October 28th 2010

Good Ol’ Barnabas – 6

The sixth of an occasional series

“And Barnabas and Saul returned from Jerusalem when they had fulfilled their ministry, and they also took with them John whose surname was Mark.”
Acts 12:25 (NKJV)

At this time Barnabas was still in charge. I suspect it was he who made the decision to take John Mark along as assistant. Was it against Saul (Paul’s) better judgment?

Barnabas, good old Barnabas, seems always prepared to help bring someone along. He was a developer of people. I remember I had a teacher at school like that. Miss Treacher was always encouraging people. She recognised certain strengths in her pupils and she would encourage the young man or woman to work on these, to develop the particular skill, to make the most of the opportunity, to use it. It was because of her I won a county-wide competition. I still have the book I won in my library.

John Mark was young. A little later he abandoned assisting Barnabas and Paul and went home to Jerusalem. When Barnabas wanted to give John Mark a second chance, Paul vigorously opposed it.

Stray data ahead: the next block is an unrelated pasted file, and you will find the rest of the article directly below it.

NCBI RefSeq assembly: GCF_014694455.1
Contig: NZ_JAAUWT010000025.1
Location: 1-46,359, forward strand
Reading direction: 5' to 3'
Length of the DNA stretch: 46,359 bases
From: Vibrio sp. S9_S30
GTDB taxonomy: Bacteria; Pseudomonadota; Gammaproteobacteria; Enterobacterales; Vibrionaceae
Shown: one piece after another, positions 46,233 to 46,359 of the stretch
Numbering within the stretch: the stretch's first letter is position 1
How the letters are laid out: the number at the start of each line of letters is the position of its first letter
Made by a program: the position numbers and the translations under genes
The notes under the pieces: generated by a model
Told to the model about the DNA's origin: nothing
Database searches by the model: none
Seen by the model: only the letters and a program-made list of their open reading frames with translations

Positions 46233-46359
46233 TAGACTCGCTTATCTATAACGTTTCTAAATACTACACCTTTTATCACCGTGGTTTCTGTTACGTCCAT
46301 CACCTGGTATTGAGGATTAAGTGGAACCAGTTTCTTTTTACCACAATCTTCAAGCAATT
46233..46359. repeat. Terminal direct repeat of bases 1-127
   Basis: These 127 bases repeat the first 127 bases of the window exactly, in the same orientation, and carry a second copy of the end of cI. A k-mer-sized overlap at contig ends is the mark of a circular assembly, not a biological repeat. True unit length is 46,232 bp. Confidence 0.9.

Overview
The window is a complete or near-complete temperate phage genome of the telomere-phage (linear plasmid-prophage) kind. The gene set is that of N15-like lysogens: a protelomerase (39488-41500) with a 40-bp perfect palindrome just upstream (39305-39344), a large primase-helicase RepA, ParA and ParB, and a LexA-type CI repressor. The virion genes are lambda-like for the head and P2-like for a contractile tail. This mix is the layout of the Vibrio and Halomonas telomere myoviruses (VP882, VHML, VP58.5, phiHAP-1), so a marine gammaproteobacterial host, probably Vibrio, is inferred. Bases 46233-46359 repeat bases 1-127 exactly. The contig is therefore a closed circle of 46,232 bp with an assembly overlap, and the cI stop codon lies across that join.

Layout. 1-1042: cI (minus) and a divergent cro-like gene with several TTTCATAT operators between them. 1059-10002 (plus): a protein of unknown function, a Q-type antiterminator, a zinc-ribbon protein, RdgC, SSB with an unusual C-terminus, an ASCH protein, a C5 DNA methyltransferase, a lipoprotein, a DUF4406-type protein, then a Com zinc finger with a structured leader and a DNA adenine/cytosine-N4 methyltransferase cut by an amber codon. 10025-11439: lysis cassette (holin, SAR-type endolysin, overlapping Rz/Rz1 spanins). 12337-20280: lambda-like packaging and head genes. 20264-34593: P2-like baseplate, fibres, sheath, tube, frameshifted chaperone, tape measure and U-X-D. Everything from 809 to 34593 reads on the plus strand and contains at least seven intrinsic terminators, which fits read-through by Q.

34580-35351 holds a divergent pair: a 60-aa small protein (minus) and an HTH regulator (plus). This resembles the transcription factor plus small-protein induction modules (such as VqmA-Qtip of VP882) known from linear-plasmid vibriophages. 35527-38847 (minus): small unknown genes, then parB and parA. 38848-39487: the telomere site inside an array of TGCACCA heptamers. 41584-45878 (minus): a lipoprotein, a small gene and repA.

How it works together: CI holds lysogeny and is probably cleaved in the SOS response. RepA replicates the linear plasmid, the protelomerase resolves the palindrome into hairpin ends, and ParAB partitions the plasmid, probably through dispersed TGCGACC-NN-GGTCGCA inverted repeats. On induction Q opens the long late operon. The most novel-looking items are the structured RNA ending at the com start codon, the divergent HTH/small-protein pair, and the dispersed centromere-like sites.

Barnabas was a humble man, and was usually able to work peaceably with the fiery character that was Paul. But that didn’t mean where others were concerned he would easily give in. In this case he didn’t. The disagreement was such that Paul and Barnabas separated. But it would seem that in the end Barnabas won his argument for John Mark’s second chance, because years later, Paul acknowledged John Mark as useful for the ministry (2 Timothy 4:11).

Christians need to be able to see the longer term, should be looking for the potential in others, and be willing to invest in the time, patience, effort and encouragement of others, recognising that they may well end up “useful for the ministry”. We have more to say on this episode another time.

Most merciful Father, thank you for Barnabas. You tell us to pray for labourers in your field of ministry. Help us to see the potential in others. Instead of concentrating so much on our own talents, give us the concern to invest of ourselves in others, so that they can become useful to you and profitable to the church. In Jesus’ name we pray,

Study by John Stettaford 

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